Santorum Dampens Romney Lead

After reemerging at the front of the Republican primary race last week, Mitt Romney’s campaign suffered a major setback Tuesday night in the shadow of Sen. Rick Santorum’s sweep in three state primaries—contrary to the predictions of many Harvard experts.

Santorum was met with a flood of support in Minnesota and Missouri, winning 45% and 55% of the vote, respectively. He also eked out a narrow victory in Colorado, a state Romney carried decisively in 2008, leading the former Massachusetts Gov. by five percent.

Romney struggled to garner even a quarter of the vote in Minnesota and Missouri.

Yet as recently as last week, Santorum’s campaign looked to be all but over, having failed to win a single contest since narrowly taking the Iowa caucuses last month.

Santorum’s position as the conservative alternative to Romney appealed to voters in Missouri’s non-binding contest, political experts said, but Romney was expected to carry Minnesota and Colorado.

Romney’s disappointing showings come after two impressive primary contest victories last week, which placed him firmly in the front of the Republican pack. His nomination, Harvard professors said, was all but inevitable.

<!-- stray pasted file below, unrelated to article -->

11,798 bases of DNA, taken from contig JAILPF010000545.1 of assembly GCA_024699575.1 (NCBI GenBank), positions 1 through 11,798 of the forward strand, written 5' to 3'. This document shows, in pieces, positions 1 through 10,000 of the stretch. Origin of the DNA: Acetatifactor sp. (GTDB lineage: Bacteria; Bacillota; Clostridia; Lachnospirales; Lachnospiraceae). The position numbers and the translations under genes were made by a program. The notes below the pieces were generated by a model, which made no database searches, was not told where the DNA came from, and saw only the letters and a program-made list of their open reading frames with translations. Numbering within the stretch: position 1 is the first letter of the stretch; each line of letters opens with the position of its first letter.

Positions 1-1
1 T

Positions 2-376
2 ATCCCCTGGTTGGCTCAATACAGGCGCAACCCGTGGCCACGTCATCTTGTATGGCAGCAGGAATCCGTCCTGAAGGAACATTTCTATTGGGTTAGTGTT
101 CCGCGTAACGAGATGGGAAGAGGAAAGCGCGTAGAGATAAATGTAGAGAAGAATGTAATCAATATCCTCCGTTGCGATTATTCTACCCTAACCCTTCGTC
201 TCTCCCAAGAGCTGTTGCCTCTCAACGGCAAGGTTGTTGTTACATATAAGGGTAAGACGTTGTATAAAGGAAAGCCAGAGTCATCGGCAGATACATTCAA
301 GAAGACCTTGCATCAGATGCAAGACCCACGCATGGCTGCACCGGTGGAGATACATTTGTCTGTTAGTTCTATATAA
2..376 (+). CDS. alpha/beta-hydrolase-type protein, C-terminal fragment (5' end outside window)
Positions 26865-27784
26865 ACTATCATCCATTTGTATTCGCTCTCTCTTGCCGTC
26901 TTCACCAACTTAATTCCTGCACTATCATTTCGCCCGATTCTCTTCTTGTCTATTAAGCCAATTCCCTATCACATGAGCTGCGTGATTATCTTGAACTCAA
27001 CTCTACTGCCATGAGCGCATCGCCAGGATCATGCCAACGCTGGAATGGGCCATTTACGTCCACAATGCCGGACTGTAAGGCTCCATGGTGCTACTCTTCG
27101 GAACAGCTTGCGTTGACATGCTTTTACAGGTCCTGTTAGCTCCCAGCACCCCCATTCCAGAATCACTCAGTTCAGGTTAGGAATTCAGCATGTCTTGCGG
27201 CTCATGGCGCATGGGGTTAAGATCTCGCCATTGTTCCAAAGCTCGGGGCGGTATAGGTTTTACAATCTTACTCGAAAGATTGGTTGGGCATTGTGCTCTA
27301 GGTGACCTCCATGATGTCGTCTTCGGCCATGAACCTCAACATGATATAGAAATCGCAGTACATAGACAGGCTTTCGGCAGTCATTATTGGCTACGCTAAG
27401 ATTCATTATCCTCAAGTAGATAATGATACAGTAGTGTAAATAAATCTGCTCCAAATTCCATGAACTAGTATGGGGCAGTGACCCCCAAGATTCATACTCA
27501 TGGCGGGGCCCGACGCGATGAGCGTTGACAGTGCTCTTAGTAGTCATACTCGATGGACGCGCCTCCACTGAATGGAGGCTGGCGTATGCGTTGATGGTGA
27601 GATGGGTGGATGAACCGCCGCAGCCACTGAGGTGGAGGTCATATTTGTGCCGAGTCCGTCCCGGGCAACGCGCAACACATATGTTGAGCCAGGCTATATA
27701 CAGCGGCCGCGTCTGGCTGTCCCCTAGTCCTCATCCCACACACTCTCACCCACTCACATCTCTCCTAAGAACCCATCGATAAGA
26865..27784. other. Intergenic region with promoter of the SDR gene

“He’s clearly winning,” said Harvard Government professor Theda R. Skocpol on Tuesday afternoon. “It’s not like a home run clearing the fences. It’s more a series of dropped balls and singles, but he’s winning.”

Last week’s surge had enabled the Romney campaign to turn its focus towards the general election. In speeches and press releases last week, Romney increasingly called into question President Barack Obama’s record and positioned himself as the logical alternative to the current administration.

Yet despite his losses, Romney continued his attack on Obama in a speech in Colorado following the primary, telling a crowd of supporters that he would still be their nominee.

“Romney people have been assuming that they would run as the people who know how to fix the economy Obama has bungled,” Skocpol said. “I think it’s fair to say that the Republican primary electorate is settling for Romney, but it’s not excited about him.”

Like Skocpol, Harvard Republican Club president Derek J. Bekebrede noted that Romney’s attempt to position himself as the presumptive nominee leaves much to be desired.

“The fact that you’re inevitable doesn’t make you inspiring,” Bekebrede said.

Romney’s trouble on Tuesday underscores the questions that have dogged him as his campaign gained momentum, including scrutiny of his business credentials and personal finances.

According to Harvard professors, that negativity has left Republicans, and particularly Romney, battered and wanting for energy as they emerge into the general election.

“Unlike most of the nominees who have come out of either party in recent memory, he’s pretty messed up,” Kennedy School Lecturer Marty A. Linsky said. “He’s been beaten up pretty badly.”

—Staff Writer Nicholas P. Fandos can be reached at nicholasfandos@college.harvard.edu.

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